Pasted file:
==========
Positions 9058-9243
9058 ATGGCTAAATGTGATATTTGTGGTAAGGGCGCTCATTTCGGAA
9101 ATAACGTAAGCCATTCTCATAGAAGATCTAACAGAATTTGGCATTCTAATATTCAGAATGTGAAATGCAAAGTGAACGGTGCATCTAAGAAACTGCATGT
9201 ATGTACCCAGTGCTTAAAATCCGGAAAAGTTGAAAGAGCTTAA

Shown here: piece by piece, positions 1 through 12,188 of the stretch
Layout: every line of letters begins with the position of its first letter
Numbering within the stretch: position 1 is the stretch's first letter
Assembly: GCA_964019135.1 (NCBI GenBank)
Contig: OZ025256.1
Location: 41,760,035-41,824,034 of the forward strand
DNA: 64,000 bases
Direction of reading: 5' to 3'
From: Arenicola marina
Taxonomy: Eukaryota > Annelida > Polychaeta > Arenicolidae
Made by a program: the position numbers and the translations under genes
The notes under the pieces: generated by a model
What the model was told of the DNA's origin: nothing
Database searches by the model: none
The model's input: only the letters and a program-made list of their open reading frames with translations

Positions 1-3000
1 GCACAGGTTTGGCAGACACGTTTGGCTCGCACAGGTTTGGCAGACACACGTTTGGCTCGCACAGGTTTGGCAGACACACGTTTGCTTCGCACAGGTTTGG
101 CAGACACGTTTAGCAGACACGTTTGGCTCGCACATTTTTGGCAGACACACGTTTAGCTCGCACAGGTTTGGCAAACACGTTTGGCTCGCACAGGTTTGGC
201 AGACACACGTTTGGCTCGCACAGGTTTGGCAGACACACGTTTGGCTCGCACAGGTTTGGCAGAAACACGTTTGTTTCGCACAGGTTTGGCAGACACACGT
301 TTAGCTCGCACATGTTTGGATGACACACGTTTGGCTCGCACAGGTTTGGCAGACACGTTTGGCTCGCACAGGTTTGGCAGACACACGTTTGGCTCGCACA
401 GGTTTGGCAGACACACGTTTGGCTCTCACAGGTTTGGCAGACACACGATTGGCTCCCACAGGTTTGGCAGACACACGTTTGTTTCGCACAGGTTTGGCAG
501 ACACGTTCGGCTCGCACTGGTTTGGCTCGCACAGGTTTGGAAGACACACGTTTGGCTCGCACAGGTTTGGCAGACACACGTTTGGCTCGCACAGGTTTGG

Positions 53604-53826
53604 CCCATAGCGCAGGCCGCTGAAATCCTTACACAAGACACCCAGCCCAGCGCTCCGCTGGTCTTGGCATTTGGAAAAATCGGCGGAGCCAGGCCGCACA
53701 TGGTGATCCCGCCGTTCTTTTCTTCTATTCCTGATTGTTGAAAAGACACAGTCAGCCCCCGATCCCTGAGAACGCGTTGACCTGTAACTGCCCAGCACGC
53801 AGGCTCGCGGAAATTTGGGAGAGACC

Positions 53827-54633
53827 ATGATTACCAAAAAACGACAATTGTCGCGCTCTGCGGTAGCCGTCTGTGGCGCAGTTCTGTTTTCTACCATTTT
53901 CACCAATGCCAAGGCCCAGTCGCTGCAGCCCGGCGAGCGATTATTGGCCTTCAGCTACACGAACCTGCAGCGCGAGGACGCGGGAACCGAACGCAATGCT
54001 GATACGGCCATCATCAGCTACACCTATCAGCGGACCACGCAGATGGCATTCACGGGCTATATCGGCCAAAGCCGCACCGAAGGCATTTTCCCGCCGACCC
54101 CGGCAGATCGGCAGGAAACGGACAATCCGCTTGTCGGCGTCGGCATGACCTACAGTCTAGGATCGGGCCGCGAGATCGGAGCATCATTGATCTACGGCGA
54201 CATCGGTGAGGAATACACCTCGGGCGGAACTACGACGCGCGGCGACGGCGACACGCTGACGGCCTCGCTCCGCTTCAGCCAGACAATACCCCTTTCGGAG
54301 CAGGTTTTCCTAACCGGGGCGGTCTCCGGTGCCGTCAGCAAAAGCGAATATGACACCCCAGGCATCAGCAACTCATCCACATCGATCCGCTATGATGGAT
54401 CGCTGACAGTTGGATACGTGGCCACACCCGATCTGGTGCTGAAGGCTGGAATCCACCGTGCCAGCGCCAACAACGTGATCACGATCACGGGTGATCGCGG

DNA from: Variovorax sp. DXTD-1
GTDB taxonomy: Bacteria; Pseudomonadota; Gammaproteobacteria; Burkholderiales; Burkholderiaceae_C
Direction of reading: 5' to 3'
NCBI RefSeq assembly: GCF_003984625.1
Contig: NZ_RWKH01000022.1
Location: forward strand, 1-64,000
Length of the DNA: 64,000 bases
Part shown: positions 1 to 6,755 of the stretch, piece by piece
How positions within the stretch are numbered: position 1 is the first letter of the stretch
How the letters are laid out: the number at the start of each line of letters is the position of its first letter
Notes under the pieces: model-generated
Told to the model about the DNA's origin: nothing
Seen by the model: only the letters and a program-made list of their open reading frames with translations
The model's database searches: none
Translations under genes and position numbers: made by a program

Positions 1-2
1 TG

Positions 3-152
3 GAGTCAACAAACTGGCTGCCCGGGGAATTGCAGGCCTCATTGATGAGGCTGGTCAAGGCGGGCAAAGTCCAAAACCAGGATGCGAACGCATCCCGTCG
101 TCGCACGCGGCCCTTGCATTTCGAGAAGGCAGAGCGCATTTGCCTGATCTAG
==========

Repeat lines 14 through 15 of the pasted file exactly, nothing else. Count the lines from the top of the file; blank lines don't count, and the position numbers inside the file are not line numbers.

Taxonomy: Eukaryota > Annelida > Polychaeta > Arenicolidae
Made by a program: the position numbers and the translations under genes